Spring 2017, 2018
PSYC3371 - Cognitive Neuroscience: Mind and Brain
Have you ever wondered where your memories are stored? Or how we perceive a rich visual world based on simple changes in light? Or what is going on in your brain when you’re distracted during class? Cognitive neuroscience aims to reveal the connections between mind and brain, linking cognitive phenomena to neurobiological processes. This course will introduce the neural bases of perception, attention, memory, emotion, and other cognitive functions, as well as the key research methods used to investigate these topics (functional MRI, EEG, lesion studies, neurostimulation). The course will also encourage critical evaluation of the scientific evidence presented in empirical studies in cognitive neuroscience.
The course will meet on Tuesday and Thursday mornings. Tuesday classes will include instructor-led lectures related to the assigned textbook reading for that week. Thursday classes will typically include team-led discussions of empirical studies related to that week’s topic.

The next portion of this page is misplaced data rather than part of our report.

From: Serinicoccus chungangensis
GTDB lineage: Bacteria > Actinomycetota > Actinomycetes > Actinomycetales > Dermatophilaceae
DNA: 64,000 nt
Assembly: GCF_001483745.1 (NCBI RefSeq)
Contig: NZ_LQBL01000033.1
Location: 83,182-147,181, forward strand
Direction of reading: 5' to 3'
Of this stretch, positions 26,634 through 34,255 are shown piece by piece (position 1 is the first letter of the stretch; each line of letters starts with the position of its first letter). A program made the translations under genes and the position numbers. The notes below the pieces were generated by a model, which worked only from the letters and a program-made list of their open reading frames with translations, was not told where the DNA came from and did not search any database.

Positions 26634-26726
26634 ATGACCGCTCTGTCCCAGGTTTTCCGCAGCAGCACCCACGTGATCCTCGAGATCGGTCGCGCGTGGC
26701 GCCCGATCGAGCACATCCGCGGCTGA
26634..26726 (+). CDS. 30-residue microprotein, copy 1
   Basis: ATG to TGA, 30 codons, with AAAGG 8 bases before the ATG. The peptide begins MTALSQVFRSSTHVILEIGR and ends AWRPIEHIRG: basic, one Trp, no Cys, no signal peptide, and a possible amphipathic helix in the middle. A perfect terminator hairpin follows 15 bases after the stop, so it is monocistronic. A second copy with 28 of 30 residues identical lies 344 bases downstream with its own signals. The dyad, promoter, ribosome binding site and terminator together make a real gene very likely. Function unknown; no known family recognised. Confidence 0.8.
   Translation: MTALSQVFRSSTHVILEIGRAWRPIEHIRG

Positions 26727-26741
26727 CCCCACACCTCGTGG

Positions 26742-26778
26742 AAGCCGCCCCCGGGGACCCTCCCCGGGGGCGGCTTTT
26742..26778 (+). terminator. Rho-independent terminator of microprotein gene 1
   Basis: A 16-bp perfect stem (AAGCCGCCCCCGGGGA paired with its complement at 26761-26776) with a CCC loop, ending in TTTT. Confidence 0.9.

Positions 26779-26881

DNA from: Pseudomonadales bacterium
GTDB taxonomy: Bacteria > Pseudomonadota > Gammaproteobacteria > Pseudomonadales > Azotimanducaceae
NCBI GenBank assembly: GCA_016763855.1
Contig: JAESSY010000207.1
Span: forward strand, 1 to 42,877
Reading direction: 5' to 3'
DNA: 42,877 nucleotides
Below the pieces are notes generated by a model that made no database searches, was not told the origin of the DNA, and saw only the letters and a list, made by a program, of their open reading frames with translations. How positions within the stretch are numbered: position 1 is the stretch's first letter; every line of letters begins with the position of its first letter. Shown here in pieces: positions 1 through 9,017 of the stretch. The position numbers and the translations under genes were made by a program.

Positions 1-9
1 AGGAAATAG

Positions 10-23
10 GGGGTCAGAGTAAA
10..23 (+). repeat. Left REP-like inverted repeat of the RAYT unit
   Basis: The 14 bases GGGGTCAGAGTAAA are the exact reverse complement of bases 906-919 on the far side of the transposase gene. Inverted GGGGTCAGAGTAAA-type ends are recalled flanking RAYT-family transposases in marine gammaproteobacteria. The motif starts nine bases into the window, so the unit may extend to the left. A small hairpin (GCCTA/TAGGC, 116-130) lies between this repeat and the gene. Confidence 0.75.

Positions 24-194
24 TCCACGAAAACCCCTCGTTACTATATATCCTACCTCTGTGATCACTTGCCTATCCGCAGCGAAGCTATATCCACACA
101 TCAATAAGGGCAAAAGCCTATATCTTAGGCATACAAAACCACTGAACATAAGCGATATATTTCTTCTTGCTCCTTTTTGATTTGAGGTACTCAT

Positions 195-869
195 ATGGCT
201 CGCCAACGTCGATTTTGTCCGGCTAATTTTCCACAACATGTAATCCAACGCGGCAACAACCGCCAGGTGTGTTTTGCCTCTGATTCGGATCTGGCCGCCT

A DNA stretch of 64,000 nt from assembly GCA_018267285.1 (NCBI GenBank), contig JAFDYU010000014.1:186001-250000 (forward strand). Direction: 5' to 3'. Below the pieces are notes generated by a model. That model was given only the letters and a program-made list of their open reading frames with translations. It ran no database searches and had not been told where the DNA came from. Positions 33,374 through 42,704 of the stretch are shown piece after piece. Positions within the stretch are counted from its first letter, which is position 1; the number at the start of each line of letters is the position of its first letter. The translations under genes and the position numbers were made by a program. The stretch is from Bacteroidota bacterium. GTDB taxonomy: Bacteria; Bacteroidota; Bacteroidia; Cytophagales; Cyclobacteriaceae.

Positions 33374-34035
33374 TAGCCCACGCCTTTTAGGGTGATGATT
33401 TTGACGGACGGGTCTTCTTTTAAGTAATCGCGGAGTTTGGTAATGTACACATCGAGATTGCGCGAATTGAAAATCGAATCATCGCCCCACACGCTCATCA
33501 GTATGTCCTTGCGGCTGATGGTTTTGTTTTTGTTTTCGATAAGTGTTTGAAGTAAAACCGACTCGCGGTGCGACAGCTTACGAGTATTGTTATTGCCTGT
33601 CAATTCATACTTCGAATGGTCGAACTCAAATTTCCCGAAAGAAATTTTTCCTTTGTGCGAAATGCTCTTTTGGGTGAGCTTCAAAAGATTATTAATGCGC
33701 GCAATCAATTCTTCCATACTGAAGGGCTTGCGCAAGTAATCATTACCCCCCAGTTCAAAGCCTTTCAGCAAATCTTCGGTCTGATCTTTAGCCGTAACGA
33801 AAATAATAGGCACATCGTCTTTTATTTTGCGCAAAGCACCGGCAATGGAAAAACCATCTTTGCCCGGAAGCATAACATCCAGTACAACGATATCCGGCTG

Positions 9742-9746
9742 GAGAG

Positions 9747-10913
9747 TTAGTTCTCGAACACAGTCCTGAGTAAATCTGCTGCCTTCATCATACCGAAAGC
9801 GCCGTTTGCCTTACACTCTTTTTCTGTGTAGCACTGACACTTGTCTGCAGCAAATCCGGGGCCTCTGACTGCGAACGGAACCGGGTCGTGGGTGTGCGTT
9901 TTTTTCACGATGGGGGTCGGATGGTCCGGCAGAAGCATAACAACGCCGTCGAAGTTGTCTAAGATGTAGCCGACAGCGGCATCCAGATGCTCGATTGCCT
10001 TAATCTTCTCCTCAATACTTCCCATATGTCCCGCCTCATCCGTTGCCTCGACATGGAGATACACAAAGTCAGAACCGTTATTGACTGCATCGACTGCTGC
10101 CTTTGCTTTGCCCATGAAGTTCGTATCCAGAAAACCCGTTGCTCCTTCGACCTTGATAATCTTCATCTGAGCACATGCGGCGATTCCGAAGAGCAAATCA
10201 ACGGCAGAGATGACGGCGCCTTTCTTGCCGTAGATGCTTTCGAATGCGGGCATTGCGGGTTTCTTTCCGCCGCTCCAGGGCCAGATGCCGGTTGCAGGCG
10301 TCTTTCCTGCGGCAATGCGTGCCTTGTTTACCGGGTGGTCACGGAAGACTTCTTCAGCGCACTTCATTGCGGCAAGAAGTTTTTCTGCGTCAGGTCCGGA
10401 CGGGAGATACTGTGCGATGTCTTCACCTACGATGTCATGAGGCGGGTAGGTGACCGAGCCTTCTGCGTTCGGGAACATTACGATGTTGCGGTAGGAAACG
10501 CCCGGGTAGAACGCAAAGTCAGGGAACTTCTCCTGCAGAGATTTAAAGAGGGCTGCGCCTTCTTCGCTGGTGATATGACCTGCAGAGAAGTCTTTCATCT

PSYC5577 - The Hippocampus
The hippocampus has long been understood to play a critical role in long-term memory. However, its function appears to extend beyond processes typically associated with memory, and recent evidence has highlighted the structural and functional heterogeneity of the hippocampus. This seminar will focus on the theme of a multi-faceted hippocampus– one that is heterogeneous in its subregions, contributions to cognition, and connections with the rest of the brain. The course will integrate research from the cognitive and behavioral neurosciences, incorporating both human and rodent studies of hippocampal function. Class meetings will typically include student-led discussions of journal articles related to each week’s topic.